• Contact reporter Peter Segall at psegall@juneauempire.com. Follow him on Twitter at @SegallJnuEmpire.

More in News

(Juneau Empire file photo)
Aurora forecast for the week of April 15

These forecasts are courtesy of the University of Alaska Fairbanks’ Geophysical Institute… Continue reading

Students leave the Marie Drake Building, which houses local alternative education offerings including the HomeBRIDGE correspondence program, on April 4. (Mark Sabbatini / Juneau Empire file photo)
Educators and lawmakers trying to determine impacts, next steps of ruling denying state funds for homeschoolers

“Everybody wants to make sure there’s a way to continue supporting homeschool families,” Kiehl says.

(Michael Penn / Juneau Empire file photo)
Police calls for Sunday, April 14, 2024

This report contains public information from law enforcement and public safety agencies.

TJ Beers holds a sign to advocate for the rights of people experiencing homelessness outside the state Capitol on April 9. Beers was homeless for four years and in three states. “I don’t know how I survived,” he said. (Claire Stremple/Alaska Beacon)
Lawmakers weigh whether to reduce or acknowledge rights of growing Alaska homeless population

As cities try to house people, Dunleavy’s protest bill would further criminalize them, advocates say.

(Michael Penn / Juneau Empire file photo)
Police calls for Saturday, April 13, 2024

This report contains public information from law enforcement and public safety agencies.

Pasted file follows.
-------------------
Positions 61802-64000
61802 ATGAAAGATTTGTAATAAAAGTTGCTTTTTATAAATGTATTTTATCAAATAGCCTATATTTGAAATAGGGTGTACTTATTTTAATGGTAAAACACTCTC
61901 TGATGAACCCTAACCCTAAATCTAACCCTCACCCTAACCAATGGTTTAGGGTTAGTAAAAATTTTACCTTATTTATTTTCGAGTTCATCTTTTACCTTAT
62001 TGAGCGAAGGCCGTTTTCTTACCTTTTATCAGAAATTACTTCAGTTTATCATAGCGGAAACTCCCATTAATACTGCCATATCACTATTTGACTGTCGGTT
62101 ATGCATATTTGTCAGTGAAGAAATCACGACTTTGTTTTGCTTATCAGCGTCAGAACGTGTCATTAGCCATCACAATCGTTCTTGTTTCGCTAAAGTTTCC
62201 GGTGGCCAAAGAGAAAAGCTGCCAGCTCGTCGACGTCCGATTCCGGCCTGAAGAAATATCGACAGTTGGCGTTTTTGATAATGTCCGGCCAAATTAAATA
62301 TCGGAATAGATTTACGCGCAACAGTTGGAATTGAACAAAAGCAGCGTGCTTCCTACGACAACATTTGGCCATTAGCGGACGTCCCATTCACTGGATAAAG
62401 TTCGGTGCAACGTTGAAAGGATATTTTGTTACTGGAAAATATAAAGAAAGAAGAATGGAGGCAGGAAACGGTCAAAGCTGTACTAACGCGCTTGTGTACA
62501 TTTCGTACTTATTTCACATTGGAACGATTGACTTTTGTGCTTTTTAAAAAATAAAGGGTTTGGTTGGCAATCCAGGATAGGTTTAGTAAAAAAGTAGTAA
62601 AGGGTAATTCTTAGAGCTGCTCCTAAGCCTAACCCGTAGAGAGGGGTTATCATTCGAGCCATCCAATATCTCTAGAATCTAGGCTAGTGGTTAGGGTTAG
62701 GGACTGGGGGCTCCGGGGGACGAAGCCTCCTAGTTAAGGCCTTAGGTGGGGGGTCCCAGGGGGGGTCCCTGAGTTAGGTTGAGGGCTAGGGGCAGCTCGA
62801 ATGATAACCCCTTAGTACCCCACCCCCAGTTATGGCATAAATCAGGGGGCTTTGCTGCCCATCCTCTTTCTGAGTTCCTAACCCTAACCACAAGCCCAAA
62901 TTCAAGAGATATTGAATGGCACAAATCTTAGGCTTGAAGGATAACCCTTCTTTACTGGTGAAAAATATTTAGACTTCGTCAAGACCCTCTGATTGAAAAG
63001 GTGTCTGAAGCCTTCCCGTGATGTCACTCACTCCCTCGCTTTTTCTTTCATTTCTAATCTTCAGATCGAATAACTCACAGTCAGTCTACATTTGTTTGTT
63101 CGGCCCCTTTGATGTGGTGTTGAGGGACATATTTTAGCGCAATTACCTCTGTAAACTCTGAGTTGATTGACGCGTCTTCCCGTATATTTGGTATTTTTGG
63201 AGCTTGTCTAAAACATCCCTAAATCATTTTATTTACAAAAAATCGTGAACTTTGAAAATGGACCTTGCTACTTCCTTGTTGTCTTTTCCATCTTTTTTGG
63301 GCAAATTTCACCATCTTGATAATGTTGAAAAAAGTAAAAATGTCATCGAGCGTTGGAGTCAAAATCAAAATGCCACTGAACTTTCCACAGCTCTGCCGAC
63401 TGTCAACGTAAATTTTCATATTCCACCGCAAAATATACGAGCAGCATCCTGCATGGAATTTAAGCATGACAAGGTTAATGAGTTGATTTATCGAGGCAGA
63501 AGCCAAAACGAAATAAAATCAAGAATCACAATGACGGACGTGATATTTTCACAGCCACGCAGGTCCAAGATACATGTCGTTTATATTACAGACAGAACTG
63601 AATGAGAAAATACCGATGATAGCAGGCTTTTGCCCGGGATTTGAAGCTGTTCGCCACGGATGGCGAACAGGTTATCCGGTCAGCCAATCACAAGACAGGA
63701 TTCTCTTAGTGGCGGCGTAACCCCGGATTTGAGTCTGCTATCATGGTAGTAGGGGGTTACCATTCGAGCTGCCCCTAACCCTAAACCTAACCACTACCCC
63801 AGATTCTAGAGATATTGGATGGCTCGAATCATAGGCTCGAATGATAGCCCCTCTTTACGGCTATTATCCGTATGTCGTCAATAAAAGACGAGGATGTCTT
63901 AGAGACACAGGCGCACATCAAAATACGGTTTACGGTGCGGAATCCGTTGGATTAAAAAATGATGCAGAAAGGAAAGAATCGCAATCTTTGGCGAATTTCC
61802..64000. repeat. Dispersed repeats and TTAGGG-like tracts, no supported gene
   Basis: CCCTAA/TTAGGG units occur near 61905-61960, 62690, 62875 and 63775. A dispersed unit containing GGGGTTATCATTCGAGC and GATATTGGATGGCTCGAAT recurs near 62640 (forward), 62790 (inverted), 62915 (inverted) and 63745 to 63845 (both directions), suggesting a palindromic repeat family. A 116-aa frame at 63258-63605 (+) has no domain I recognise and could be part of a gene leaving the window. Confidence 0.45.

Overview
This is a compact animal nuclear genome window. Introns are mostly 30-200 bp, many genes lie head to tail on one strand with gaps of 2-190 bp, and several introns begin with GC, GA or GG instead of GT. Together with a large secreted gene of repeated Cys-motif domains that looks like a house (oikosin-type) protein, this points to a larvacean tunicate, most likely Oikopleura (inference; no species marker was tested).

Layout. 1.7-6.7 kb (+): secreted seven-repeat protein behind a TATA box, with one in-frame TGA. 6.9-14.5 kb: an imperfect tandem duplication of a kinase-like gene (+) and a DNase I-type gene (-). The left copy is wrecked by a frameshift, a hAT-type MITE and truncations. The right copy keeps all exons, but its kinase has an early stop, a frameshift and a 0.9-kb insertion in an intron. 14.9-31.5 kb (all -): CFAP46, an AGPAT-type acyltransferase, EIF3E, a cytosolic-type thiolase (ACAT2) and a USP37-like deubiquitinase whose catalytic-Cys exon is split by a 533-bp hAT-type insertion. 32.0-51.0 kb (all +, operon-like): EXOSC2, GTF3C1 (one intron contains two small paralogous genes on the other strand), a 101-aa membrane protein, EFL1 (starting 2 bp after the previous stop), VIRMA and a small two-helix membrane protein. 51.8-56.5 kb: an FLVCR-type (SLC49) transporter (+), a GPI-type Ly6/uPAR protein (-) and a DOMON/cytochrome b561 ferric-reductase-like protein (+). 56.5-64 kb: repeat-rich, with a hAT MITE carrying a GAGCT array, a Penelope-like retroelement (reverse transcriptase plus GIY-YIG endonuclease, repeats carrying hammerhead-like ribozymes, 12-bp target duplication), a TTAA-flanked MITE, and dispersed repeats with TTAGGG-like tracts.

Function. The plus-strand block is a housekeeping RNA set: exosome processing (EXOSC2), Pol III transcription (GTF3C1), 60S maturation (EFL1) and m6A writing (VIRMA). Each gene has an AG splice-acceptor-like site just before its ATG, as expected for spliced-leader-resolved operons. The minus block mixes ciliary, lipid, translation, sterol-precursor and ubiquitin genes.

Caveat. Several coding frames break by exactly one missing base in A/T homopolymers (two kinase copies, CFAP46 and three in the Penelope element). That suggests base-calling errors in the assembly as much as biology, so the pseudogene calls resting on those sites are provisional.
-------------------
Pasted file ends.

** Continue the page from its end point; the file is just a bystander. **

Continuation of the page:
(Michael Penn / Juneau Empire file photo)
Police calls for Friday, April 12, 2024

This report contains public information from law enforcement and public safety agencies.

(Michael Penn / Juneau Empire file photo)
Police calls for Thursday, April 11, 2024

This report contains public information from law enforcement and public safety agencies.

The sky and mountains are reflected in the water on April 5, 2012, at the Kootznoowoo Wilderness in the Tongass National Forest’s Admiralty Island National Monument. Conservation organizations bought some private land and transferred it to the U.S. Forest Service, resulting in an incremental expansion of the Kootznoowoo Wilderness and protection of habitat important to salmon and wildlife. (Photo by Don MacDougall/U.S. Forest Service)
Conservation groups’ purchase preserves additional land in Alaska’s Tongass National Forest

A designated wilderness area in Southeast Alaska’s Tongass National Forest, the largest… Continue reading

A welcome sign is shown Sept. 22, 2021, in Tok. President Joe Biden won Alaska’s nominating contest on Saturday. (AP Photo/Rick Bowmer, File)
Biden wins more delegates in Alaska and Wyoming as he heads toward Democratic nomination

President Joe Biden nudged further ahead in the Democratic nomination for reelection… Continue reading

Most Read